Photography by David B. Moore
Set in historical Heritage Square, this new chef-run restaurant excels with small bites, but over-punches a bit with pricey entrées.
When 27-year-old Ivan Jacobo opened Anhelo, his first restaurant, in the Silva House in Heritage Square this past February, he probably had no idea what good juju he was inheriting. Long before its most recent tenant, The Rose & Crown, inhabited the historic building, it was home to Circa 1900, the restaurant where star chef Chris Curtiss first garnered attention for his fish-whisperer ways. Before that, pastry chefs Karen Dawson and Marjorie Hoskins set the world on fire with Ruby Beet Gourmet, an adorable Martha Stewart-esque space beloved for its farm-to-table food and ridiculously good desserts.
What will be Jacobo’s claim to fame? At this point, it’s hard to tell. He’s already earned a reputation for his intimate, dinner-party-style pop-ups called 319 Hidden Kitchen, but now he has a permanent space in which to work, a gracious bungalow he refurbished and painted himself. The pale blue and white interior sets the elegant tone for a menu that features sophisticated entrées that fetch high prices. Two visits in, I’m convinced the kid can cook. My question is: Where’s the vision? The je ne sais quoi that sets Anhelo (Spanish for “longing”) apart from the pack?
In any case, I’d probably love the watermelon salad – prettily arranged with micro greens, mint and goat cheese and anointed with watermelon “soup” – if the watermelon were not mushy and tasteless. The Caesar, tossed with green garlic dressing, generously sprinkled with Pecorino and strewn with a flurry of crisp, anchovy-infused breadcrumbs, is far more successful, offering a lively, texture-driven update on a classic.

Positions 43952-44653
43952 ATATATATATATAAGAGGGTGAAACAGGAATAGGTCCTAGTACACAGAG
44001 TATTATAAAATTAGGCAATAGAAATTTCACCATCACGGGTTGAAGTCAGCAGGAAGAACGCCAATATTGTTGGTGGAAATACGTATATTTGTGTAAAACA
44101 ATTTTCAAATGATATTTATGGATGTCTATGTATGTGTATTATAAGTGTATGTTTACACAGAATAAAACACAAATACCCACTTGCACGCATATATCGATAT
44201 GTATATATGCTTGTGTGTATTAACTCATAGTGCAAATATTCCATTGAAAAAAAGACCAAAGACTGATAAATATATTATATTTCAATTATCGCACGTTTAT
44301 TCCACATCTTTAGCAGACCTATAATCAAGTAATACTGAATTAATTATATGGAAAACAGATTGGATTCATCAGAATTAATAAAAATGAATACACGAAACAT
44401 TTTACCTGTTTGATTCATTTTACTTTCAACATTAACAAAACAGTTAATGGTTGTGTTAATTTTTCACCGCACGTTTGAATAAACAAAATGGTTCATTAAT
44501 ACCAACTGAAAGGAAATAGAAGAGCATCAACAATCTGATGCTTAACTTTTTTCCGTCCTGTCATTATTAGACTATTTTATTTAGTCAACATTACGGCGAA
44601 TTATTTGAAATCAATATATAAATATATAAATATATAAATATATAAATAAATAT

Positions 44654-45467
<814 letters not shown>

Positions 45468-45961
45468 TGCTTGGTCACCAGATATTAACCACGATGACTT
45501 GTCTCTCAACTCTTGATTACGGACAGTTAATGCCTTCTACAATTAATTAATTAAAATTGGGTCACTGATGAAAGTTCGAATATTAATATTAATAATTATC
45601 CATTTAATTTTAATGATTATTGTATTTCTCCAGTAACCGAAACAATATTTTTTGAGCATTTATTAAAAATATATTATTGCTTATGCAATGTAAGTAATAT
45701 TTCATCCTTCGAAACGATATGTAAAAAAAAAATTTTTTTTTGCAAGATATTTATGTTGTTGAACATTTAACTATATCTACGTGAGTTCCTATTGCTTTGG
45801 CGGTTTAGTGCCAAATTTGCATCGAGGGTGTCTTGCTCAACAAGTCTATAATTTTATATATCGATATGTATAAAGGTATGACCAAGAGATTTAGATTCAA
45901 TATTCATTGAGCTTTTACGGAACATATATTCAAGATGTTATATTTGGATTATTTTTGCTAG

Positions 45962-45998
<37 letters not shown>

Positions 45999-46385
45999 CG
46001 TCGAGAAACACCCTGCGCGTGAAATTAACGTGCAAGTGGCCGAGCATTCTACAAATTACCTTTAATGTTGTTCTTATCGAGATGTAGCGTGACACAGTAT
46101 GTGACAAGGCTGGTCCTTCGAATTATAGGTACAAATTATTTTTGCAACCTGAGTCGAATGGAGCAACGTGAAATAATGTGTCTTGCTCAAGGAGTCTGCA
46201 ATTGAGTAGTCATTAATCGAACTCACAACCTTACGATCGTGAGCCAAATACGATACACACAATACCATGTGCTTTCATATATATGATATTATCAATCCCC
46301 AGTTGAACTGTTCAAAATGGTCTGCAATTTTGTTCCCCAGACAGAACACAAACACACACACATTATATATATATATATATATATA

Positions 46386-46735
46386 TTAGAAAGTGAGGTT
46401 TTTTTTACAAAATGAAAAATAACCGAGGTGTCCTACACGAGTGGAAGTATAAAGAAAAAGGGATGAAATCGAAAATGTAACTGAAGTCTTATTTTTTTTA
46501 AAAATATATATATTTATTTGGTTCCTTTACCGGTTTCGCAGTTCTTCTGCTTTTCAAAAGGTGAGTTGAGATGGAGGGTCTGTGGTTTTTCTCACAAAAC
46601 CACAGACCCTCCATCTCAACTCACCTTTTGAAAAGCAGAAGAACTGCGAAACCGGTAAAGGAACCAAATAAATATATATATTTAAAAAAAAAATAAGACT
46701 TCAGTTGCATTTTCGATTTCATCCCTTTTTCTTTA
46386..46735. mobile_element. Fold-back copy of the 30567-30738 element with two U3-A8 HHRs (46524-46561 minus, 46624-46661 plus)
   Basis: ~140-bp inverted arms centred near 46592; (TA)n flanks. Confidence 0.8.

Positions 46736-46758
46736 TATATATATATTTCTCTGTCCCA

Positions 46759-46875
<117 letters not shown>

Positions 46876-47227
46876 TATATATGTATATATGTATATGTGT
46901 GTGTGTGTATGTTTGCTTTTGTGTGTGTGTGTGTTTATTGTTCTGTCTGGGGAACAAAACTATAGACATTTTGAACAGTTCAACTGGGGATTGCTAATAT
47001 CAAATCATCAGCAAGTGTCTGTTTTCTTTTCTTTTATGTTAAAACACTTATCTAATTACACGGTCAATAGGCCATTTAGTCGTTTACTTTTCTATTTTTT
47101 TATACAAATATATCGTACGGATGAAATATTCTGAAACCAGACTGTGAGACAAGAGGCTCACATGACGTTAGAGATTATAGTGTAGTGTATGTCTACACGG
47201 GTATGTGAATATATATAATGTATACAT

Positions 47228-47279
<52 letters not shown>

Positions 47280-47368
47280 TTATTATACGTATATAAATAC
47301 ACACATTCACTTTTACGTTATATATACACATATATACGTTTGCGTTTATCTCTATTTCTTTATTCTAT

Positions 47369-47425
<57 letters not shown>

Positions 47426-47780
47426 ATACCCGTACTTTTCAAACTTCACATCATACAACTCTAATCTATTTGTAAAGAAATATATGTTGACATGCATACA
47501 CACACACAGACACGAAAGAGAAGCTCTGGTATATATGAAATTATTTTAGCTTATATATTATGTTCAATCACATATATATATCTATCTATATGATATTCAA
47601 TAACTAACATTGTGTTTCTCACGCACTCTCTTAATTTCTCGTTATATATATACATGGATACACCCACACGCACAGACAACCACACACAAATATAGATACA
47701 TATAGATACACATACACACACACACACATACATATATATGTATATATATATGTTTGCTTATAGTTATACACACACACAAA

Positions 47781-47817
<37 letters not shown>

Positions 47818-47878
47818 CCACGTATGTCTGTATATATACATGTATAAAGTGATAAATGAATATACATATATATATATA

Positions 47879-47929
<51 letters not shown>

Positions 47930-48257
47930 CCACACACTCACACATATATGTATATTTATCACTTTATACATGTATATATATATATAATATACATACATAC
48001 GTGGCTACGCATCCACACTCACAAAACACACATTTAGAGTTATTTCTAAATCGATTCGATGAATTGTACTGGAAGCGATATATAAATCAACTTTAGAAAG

The austerely named “toast” is another favorite – a pretty jumble of creamy, balsamic-drizzled burrata, peaches, smoked prosciutto and arugula heaped atop a hunk of chewy bread. But the most unorthodox and best thing from the starter side of the menu is the whole cauliflower, roasted to fall-apart tenderness and impaled with a completely unnecessary knife. The inherent contrasts in salty anchovies, crunchy almonds, fresh mint, pepper flakes and lemon make the dish a standout.
Dinner gets dicier as we move into pastas, grains and entrées that approach $30. With a black pepper-dotted egg yolk at its center, Anhelo’s pasta carbonara looks lovely but lacks the hallmark richness of the hearty Roman staple. Seared halibut arrives faintly dry and overcooked, and while there’s nothing wrong with seared scallops or Argentinian shrimp or sweet pea risotto, they’re neither original nor compelling. I love the playful short rib fries, though, mantled in gooey mozzarella and topped with a sunny side up egg. This could be a signature.
But here’s the thing: When you can eat at nearby Pizzeria Bianco or Nobuo at Teeter House for about the same price, what’s the impetus to eat at Anhelo? Jacobo needs to carve out his own niche offering food that’s uniformly less expensive and more playful. If he finds that sweet spot, he’s probably got this.
Cuisine: Modern American
Contact: 628 E. Adams St., Phoenix, 602-596-7745, anhelorestaurant.com
Hours: Su, Tu-Th 5-9 p.m., F-Sa 5-10 p.m.
Highlights: Toast ($10); Caesar salad ($10); roasted cauliflower ($10); short rib fries ($16)